Winter Driving Survival Guide For Albertans
Winter driving can be a difficult task. Driving in very cold conditions could also cause future problems for your car. That’s why it is important that you conduct basic checks of all of your car’s components. But, if you have never driven but are looking to enroll in a driving school to learn the basics of winter driving, then our tips below will give you a head start in what to be aware of as you prepare to winterize your car.
Prevent Driving Blind
One of the many driving lessons that you will learn in a driver training course is to keep a safe following distance. To achieve this in winter driving, you need to make sure your windshield wipers are perfect. This will allow you to see the car ahead of you to maintain your distance. Check them before you get in your car by looking for any cracking in the rubber or if they feel stiff. If you notice any of that, replace your wipers immediately.
Winter Tires Help A Lot
Not only does driving in slippery conditions spell trouble, but not having appropriate tires makes you look like you are looking for trouble. So make sure that when you notice the first sign of snow go ahead and make the change to good quality winter tires. Make sure to keep in mind that if you have used winter tires in the past, then it is critical that you check that the tread is still sufficient, this is because winter tire tread has a much shorter life.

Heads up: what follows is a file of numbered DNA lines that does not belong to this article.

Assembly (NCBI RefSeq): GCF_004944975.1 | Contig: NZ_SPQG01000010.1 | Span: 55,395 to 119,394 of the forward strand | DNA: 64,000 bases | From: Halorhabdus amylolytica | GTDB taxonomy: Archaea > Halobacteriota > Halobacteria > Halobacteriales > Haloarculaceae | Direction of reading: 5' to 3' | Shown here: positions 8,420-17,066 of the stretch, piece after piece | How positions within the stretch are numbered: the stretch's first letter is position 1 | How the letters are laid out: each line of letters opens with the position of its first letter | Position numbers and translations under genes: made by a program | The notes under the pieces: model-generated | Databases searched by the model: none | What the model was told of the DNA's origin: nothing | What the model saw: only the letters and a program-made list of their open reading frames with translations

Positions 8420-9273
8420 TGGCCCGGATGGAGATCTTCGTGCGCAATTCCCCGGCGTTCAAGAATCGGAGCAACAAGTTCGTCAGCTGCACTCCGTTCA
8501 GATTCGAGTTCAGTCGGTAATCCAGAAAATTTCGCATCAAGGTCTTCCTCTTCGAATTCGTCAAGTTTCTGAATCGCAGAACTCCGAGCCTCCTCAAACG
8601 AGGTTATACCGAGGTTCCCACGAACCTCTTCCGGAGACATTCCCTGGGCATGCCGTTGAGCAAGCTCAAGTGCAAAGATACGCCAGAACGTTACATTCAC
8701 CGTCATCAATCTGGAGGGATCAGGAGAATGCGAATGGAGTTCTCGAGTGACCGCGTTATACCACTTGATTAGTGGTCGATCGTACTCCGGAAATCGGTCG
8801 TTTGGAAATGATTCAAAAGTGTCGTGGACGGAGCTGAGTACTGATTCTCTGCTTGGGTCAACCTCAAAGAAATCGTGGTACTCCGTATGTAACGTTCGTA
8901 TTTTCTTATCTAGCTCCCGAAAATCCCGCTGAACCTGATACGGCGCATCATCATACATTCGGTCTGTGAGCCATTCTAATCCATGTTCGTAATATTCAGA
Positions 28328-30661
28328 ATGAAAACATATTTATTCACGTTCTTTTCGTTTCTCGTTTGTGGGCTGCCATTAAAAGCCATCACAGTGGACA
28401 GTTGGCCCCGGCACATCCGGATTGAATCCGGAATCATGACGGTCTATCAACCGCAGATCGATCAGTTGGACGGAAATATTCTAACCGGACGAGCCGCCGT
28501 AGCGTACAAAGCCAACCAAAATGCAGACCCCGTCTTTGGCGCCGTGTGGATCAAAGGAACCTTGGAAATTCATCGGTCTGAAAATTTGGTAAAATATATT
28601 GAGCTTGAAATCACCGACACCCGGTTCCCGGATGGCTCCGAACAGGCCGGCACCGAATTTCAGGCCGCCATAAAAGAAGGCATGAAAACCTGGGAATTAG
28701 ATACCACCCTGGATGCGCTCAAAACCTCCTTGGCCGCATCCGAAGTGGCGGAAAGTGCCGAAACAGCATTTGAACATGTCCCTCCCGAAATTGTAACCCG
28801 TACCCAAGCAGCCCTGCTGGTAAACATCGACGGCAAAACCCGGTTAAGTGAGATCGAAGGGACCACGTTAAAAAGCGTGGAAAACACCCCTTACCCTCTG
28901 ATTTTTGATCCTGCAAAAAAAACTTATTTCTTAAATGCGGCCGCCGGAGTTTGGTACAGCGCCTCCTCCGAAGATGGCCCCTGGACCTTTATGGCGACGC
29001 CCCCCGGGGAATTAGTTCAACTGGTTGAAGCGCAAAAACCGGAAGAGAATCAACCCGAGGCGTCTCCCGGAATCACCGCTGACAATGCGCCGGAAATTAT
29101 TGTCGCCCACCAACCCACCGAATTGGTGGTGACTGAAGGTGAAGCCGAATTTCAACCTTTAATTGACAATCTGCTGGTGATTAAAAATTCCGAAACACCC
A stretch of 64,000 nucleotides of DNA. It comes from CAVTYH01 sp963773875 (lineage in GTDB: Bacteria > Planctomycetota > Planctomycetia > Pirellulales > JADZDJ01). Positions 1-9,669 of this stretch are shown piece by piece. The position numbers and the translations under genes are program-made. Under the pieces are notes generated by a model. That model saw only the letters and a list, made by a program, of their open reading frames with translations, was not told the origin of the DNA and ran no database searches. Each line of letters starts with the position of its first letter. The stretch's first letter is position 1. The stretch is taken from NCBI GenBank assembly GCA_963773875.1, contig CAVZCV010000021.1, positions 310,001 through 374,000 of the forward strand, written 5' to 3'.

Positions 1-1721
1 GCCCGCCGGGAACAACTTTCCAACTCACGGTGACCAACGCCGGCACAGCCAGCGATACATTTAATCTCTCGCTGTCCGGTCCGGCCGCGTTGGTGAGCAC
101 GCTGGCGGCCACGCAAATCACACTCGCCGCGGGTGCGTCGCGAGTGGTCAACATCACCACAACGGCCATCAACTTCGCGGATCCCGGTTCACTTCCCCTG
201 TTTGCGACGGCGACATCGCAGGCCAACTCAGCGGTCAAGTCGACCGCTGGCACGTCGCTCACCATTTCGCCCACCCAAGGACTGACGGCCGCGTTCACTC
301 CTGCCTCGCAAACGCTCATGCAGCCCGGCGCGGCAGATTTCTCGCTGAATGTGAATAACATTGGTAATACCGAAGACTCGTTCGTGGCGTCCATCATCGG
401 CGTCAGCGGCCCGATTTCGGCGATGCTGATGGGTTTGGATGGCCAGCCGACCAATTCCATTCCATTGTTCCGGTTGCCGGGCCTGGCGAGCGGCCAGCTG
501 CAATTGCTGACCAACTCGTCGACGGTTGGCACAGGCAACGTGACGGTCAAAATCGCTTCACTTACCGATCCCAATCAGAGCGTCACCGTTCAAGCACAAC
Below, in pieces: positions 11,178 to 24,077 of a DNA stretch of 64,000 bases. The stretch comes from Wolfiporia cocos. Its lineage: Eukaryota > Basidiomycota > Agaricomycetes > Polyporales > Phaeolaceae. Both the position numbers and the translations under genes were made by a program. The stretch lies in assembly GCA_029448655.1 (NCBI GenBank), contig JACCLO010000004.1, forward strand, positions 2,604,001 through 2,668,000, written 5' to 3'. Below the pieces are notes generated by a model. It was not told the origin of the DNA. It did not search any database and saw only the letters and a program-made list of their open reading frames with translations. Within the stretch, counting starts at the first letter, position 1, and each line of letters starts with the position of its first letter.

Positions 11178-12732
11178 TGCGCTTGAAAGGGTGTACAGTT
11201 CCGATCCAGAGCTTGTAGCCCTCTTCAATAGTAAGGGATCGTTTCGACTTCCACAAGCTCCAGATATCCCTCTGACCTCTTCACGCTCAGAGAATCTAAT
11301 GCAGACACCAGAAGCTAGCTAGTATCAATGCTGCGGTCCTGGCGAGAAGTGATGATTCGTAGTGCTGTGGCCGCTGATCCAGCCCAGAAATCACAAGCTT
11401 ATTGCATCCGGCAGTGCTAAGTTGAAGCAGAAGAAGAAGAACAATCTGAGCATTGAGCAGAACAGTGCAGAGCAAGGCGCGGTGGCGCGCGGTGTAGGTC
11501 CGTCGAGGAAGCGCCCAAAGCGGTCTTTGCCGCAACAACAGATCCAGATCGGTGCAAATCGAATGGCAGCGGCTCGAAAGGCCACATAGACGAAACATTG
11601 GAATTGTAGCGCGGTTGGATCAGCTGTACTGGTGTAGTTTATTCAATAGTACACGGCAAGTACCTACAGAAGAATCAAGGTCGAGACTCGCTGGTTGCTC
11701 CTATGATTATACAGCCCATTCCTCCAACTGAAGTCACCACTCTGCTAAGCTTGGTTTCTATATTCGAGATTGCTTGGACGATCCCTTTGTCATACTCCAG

Don’t Forget About Your Battery
Although driving classes don’t teach you basic car knowledge. It is important to know that having a strong battery is crucia if planning to drive in winter conditions. No matter how cold it gets, it could take just a little to decrease your battery’s power. This is true for batteries that are a few years old already.
To ensure your battery’s full potential, simply check the battery’s fluid level by removing its plastic caps. Refill using distilled water if it’s low. If your battery is maintenance-free you can check its charge through the indicator window near the top. If it doesn’t indicate a full charge then you’ll need to get a repair shop to look at it.